The Neuroses of the Railway

Ralph Harrington looks at the paranoias that railway travel stirred up as it spread across the 19th century.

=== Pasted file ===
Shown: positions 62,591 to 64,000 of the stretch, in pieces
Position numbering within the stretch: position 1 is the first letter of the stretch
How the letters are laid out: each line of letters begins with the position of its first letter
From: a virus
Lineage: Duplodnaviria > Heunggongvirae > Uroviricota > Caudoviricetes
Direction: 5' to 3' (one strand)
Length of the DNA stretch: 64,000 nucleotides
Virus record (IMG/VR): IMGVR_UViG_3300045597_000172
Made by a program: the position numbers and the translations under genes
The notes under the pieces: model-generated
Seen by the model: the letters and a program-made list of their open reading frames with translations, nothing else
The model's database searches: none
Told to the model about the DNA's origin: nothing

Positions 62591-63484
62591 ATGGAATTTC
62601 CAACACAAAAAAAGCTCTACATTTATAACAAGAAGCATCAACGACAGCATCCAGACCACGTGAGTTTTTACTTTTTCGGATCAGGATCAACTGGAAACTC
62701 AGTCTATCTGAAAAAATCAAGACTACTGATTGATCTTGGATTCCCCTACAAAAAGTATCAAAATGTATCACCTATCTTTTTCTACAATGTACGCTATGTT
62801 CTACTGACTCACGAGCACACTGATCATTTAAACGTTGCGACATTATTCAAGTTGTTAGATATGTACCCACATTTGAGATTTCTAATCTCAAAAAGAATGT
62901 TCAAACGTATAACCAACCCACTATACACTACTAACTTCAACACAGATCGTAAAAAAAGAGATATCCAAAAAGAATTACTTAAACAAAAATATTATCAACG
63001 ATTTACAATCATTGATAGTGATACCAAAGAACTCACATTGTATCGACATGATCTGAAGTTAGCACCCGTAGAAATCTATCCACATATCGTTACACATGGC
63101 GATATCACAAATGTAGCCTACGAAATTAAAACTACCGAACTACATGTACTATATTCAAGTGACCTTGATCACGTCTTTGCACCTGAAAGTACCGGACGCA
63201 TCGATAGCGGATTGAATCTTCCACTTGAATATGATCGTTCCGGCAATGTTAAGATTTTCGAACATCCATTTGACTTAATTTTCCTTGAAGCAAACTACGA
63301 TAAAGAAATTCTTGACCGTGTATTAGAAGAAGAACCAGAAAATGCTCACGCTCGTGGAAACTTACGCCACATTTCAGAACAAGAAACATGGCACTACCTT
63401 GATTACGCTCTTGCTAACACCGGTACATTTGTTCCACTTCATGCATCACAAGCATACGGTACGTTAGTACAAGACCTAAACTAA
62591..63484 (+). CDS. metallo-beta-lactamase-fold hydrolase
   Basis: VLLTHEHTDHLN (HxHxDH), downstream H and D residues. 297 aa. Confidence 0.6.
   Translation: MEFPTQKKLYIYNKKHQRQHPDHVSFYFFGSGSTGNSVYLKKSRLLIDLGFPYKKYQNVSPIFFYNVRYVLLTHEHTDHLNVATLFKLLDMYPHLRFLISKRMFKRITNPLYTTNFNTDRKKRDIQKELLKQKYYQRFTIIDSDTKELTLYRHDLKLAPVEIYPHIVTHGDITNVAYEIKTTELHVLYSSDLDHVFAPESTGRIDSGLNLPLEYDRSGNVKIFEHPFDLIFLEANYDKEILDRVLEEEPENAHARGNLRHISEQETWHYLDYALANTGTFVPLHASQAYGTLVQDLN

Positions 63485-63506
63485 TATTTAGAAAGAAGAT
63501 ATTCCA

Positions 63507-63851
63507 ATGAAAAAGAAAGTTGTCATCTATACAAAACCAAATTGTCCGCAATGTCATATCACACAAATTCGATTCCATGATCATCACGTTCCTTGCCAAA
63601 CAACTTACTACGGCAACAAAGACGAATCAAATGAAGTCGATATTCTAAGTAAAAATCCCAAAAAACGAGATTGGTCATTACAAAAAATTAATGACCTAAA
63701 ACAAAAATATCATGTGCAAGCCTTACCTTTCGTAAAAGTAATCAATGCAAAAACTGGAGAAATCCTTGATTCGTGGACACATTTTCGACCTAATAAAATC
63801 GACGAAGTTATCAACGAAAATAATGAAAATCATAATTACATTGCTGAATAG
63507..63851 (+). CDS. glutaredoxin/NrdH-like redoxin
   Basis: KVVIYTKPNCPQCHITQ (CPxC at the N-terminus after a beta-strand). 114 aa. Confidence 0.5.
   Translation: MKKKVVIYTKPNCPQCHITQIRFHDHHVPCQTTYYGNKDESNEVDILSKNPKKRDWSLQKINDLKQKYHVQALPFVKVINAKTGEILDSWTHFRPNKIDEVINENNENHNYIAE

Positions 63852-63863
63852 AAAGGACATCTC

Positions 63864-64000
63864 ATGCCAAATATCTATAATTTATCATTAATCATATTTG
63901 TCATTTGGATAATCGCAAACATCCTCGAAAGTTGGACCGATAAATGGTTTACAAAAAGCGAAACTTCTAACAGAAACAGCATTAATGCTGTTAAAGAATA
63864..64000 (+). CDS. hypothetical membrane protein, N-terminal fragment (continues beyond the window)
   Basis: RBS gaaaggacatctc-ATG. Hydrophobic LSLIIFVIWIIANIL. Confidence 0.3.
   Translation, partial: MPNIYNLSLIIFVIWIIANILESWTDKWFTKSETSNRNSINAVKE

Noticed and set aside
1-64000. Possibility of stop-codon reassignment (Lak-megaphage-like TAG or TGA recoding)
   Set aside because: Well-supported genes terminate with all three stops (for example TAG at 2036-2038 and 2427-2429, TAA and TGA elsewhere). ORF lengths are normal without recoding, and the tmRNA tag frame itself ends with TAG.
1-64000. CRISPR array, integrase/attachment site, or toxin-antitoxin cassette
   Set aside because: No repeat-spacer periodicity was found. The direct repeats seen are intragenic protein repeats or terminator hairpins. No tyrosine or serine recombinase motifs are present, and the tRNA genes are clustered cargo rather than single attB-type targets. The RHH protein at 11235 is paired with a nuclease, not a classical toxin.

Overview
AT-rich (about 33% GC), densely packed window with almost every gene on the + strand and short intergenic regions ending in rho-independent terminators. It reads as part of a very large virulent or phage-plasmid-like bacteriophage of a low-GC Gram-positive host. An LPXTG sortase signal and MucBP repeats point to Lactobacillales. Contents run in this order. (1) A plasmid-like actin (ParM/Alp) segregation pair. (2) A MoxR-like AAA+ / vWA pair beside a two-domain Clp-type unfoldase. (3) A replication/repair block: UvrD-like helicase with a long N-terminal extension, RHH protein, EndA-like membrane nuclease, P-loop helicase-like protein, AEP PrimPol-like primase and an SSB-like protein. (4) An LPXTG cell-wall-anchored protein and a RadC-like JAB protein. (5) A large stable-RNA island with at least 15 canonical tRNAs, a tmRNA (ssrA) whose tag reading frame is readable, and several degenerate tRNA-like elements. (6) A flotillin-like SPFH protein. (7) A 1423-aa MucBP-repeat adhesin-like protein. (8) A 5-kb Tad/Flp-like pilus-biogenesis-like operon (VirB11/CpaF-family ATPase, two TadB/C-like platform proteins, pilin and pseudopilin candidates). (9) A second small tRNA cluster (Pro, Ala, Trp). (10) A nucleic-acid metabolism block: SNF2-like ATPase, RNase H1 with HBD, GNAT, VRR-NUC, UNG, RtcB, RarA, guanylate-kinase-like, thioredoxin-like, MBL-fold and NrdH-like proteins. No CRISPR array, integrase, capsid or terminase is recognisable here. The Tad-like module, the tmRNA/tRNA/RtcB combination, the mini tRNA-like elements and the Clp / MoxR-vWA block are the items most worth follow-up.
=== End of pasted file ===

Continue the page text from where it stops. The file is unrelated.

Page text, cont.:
North British Railway locomotive 224 recovered from the water after the Tay Bridge disaster in December 1879From the beginnings of their development in the early nineteenth century, railways inspired deep anxieties and provoked strong opposition. The common factor in much anti-railway discourse whether couched in environmental, medical or social terms – was a perception of railways as fundamentally unnatural, as intrinsically at odds with the established order embodied in the rural landscape, the social structure of traditional communities, and the constitution of the human mind and body.

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